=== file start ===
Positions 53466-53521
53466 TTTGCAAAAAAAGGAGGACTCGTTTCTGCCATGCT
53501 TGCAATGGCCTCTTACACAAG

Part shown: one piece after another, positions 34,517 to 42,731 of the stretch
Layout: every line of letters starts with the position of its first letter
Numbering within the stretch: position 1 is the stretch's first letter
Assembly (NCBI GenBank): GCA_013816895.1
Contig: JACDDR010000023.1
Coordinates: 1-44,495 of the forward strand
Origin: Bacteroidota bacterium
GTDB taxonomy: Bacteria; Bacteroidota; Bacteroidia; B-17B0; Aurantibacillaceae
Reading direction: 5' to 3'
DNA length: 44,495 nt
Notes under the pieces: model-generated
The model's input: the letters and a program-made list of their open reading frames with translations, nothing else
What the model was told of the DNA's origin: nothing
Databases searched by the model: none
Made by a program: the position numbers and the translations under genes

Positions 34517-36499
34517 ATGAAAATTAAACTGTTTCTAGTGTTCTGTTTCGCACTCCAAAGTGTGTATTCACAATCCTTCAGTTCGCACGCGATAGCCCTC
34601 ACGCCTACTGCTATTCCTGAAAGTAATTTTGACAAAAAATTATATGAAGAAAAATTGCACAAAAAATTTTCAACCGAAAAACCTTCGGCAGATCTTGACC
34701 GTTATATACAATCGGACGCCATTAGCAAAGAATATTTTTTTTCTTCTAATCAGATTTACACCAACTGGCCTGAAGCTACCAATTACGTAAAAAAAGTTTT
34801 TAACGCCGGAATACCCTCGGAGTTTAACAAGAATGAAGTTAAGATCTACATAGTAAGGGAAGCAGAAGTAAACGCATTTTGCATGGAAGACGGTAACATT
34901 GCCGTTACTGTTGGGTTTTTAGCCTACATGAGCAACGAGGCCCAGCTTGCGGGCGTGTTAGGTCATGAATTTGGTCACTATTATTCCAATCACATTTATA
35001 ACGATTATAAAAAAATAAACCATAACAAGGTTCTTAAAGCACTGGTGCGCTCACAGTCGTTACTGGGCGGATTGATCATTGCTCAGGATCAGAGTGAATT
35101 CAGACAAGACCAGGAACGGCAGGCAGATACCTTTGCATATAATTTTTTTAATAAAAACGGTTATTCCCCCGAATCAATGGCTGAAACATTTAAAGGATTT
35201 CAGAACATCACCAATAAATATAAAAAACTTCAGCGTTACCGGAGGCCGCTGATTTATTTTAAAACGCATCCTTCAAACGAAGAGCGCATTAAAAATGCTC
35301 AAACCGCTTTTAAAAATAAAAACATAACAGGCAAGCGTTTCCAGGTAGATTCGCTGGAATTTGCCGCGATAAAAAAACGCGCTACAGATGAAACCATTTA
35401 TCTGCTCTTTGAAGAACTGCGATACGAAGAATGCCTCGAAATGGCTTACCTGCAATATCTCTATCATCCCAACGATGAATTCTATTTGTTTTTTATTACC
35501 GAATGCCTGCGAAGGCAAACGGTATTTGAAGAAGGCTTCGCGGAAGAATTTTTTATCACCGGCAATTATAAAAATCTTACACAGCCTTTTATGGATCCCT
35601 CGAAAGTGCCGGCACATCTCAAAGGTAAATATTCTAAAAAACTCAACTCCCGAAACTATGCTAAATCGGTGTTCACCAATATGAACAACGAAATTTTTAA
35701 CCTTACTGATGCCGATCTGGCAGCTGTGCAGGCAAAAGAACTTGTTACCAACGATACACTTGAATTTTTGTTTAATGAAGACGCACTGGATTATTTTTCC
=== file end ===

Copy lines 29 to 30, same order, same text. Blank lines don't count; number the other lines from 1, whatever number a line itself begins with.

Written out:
35401 TCTGCTCTTTGAAGAACTGCGATACGAAGAATGCCTCGAAATGGCTTACCTGCAATATCTCTATCATCCCAACGATGAATTCTATTTGTTTTTTATTACC
35501 GAATGCCTGCGAAGGCAAACGGTATTTGAAGAAGGCTTCGCGGAAGAATTTTTTATCACCGGCAATTATAAAAATCTTACACAGCCTTTTATGGATCCCT